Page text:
First, I praise God from whom all blessings flow.  I certainly feel blessed to have such amazing medical science and an expert hospital team within about a half hour of my home.  I think of those who have little or no access to such medical care and I realize how much I can easily take for granted.

I come out of this experience with a whole new appreciation for what it means to be a patient in a hospital. Though I’ve been visiting the sick for 44 years in my ministry, this was the first time I was the person in the bed for a serious reason.  Part of the excellent care I received included the nursing staff’s around the clock vigilance, regularly checking on me, helping me, poking and injecting with me and “checking my vitals.”  I learned that, for good reasons, a hospital is no place to rest or catch up on sleep!  I was hospitalized for a little less than 72 hours.  I have new found respect for those who are in a hospital bed for a much longer period of time.

Making the decision to have this surgery took me a number of years.  I’ve never been afraid of the cut of the surgeon’s knife: what I feared was what this procedure would cut out of my social life  - and this kept me from moving ahead.  Finally I accepted the reality that carrying my weight was a potential danger to my life in general.  The diet I’ve been on since the end of October 2015 taught me that I can be carefully attentive to what I eat and drink -and- still enjoy life! Between November and the end of January I lost 31 pounds just by eating sensibly (over the holidays!).  But I knew that over the years I’d done this before and that what I needed was more than will power. I was faithful to my sensible eating last fall primarily to qualify for the surgery.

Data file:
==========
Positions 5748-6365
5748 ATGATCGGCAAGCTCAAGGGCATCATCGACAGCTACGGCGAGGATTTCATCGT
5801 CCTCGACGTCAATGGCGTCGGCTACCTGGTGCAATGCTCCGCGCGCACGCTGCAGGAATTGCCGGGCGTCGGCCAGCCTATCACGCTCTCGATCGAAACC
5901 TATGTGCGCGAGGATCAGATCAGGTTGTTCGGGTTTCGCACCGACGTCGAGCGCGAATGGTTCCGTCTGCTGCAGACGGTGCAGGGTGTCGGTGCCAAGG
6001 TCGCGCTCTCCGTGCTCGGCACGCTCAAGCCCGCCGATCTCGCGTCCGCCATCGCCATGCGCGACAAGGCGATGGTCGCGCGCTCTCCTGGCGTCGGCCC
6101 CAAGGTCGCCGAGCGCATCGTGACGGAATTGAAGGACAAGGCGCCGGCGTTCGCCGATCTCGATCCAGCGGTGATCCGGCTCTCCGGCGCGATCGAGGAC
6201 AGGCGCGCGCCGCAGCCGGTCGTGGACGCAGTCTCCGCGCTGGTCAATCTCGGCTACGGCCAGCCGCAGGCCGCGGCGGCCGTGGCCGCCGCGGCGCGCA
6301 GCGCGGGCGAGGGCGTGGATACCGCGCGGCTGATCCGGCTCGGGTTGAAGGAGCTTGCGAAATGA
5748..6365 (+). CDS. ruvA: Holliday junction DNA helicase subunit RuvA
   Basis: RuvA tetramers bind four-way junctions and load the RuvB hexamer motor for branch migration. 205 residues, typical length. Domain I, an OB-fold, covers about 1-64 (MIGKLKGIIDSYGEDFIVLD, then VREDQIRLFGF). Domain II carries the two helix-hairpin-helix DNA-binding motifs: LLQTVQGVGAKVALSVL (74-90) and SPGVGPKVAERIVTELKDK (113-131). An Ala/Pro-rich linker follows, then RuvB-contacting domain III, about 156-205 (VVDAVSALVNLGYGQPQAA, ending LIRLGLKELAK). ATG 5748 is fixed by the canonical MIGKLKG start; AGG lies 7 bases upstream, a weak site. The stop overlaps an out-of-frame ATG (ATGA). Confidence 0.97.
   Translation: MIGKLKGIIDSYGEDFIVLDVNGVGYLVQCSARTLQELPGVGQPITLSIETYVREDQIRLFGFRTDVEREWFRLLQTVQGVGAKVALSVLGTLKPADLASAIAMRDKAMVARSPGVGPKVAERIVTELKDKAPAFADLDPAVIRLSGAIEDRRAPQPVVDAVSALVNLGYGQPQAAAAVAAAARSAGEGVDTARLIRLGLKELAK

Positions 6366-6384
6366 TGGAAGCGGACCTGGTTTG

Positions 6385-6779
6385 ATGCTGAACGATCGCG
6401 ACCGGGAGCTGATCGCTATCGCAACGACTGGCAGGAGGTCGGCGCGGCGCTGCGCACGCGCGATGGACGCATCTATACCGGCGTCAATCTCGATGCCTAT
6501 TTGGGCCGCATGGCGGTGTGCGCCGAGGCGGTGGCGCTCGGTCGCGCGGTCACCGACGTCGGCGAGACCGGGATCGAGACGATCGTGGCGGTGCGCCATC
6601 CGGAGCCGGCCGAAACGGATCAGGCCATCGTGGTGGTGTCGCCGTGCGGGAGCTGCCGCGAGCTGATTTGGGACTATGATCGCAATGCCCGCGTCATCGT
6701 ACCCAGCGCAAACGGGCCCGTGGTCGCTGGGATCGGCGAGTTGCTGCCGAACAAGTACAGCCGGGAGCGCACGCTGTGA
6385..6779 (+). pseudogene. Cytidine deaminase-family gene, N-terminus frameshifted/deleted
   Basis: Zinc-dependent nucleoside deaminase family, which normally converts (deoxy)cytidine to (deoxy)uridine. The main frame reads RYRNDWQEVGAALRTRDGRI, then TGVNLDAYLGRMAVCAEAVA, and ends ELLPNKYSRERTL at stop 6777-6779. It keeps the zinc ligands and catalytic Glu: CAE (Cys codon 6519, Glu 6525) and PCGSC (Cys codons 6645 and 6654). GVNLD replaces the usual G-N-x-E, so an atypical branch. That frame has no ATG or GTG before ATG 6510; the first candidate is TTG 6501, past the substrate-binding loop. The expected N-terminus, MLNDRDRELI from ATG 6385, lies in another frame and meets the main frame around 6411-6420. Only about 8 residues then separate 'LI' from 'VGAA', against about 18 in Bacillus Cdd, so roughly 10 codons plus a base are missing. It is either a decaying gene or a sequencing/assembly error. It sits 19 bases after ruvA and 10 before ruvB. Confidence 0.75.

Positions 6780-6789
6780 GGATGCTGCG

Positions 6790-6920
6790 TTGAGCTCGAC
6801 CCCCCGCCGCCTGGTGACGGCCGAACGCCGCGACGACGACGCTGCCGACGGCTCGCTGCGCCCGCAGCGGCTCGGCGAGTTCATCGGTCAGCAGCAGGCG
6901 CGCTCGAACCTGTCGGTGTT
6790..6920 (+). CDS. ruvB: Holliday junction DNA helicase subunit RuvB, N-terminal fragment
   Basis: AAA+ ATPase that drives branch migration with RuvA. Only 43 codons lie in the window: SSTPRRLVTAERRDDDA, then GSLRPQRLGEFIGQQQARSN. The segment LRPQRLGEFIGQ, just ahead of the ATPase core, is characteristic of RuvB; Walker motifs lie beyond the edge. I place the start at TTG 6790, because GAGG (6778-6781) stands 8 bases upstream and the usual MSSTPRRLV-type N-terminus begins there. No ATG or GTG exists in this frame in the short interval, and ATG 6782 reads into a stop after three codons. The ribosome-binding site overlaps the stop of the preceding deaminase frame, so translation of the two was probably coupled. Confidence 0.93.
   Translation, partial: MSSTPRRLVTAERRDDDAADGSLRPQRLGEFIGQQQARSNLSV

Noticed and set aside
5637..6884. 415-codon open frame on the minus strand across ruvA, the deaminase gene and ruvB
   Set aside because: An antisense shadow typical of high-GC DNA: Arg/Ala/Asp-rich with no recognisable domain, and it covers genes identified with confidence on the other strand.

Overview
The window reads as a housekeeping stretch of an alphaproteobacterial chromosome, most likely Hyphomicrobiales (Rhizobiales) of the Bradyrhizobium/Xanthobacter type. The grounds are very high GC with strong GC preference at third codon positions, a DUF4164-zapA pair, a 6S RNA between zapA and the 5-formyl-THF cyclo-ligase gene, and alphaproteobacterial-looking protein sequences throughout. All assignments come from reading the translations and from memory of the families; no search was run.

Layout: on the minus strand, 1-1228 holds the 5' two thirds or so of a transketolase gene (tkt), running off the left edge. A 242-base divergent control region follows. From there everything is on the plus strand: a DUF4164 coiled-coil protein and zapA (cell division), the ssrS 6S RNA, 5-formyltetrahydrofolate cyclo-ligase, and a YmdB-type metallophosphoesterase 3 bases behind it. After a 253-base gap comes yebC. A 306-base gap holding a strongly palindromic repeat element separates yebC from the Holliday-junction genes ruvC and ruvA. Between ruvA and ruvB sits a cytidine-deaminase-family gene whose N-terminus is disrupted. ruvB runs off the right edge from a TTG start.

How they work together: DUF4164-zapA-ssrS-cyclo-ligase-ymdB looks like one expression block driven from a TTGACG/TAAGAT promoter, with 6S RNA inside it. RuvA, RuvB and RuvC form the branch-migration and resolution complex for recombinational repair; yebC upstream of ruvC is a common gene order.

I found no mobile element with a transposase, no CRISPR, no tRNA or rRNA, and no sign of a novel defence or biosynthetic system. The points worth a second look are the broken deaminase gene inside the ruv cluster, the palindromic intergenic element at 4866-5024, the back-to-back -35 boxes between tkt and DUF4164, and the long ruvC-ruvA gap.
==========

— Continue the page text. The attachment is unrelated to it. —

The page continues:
I feel very confident that this was the right step to take.   Day by day and hour by hour I am grateful that I took this step – and grateful to all who patiently encouraged me as I deliberated.  I love life and I love the life that’s mine in ministry and I want to live it as long as possible as a healthy man.